It's weird how much a bullet to the head can change things. Well meaning and out of his element, soldier Jack Starks (Adrien Brody) barely survives the Gulf War--after getting shot in the head in a skirmish, Starks miraculously makes it out of Iraq, albeit with a severely fucked up memory. Then things get even worse--back home, Starks is framed for a crime, but due to his shoddy memory, he can't defend himself. And even worse: Sentenced to a mental institution, he finds himself the patient of the creepy Dr. Becker (Kris Kristofferson), whose experimental treatments consist of shooting Starks full of drugs, strapping him into a straightjacket, and cramming him in a dark hole for hours on end.
Brimming with a slyly ominous undercurrent, John Maybury's film is interesting enough up to this point. But when Starks gets stuck in the claustrophobia-inducing hole, The Jacket becomes disturbing, clever, and emotionally and chronologically fascinating. See, whenever Starks--who's otherwise living in the early '90s--is in the jacket, he's transported to 2007.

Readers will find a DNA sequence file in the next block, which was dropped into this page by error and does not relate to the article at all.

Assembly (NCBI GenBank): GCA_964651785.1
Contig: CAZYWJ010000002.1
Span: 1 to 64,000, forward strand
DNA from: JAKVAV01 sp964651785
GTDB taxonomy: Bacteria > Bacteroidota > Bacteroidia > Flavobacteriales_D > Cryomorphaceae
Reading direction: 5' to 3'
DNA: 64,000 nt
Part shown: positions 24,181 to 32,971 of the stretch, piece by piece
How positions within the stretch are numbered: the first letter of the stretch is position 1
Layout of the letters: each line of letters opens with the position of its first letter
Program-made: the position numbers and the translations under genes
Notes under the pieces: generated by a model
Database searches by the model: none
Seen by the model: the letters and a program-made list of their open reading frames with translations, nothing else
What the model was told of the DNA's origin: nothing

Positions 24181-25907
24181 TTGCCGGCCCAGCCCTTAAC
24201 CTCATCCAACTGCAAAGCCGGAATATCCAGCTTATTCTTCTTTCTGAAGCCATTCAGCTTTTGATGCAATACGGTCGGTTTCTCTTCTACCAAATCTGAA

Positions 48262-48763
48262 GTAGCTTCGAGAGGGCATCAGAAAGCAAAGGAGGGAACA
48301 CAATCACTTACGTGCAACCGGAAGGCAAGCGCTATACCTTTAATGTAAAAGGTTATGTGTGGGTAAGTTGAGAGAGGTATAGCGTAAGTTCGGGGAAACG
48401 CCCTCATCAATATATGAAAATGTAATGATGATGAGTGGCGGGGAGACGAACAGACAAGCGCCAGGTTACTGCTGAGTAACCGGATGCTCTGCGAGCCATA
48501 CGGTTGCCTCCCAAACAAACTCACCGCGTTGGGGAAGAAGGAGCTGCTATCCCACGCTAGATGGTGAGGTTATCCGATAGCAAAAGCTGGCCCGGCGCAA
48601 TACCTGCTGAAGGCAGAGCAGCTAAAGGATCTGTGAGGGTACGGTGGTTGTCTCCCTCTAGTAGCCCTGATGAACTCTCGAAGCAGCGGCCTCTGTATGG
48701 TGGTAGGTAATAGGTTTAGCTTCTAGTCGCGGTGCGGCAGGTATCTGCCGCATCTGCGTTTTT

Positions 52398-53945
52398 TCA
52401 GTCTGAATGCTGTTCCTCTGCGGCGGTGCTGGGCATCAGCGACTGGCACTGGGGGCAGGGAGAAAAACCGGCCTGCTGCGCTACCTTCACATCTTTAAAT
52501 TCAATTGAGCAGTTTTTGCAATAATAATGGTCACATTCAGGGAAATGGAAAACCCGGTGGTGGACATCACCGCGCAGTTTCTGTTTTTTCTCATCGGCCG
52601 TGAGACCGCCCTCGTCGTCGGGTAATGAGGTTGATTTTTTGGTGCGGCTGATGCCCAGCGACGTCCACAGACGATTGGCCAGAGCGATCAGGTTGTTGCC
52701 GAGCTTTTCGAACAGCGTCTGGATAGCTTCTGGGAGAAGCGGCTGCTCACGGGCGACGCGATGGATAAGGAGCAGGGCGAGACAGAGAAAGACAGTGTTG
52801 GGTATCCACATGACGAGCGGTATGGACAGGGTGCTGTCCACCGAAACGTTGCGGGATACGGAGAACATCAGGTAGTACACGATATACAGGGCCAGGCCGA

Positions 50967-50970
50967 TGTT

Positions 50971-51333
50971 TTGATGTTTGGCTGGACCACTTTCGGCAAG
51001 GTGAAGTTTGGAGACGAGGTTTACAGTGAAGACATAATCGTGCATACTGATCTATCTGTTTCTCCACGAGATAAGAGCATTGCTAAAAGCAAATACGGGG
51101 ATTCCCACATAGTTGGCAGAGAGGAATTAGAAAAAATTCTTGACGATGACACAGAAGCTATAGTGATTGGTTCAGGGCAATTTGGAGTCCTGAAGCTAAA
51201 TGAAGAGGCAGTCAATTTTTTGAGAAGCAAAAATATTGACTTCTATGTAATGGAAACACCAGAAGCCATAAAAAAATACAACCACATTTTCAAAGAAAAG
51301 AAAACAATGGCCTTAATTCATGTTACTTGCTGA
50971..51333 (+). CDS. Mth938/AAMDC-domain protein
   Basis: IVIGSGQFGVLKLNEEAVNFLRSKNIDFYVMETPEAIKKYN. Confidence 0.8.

First, the good news about 2007: There's Jackie (Keira Knightley), a damaged girl who's lonely and smitten enough to believe Starks' time-traveling claims. The not so good news? Starks discovers that he's dead by 2007, and he and Jackie only have a few days to find out why.
What results is a dark, smart, and emotional film. Brody is perfect; geekily charming yet angrily driven, he brings a much-needed sense of sympathy to his role. Knightley is equally adept, taking a part that could have been a token love interest and becoming a vital, effective force. And director John Maybury's twisting take on Massy Tadjedin's screenplay is just right--he knows when to be stylistic, and when to let Brody's character take the emotional reins.
The Jacket stops just short of being brilliant--the almost-disappointing ending wraps everything up too neatly for that--but for its running time, the film demands attention be paid to both Starks and his unnervingly believable predicament. As disconcerting and jarring as much of The Jacket is, it achieves an involving balance due to its emotional core--making it not only one of the best sci-fi films of recent memory, but one of the best, period.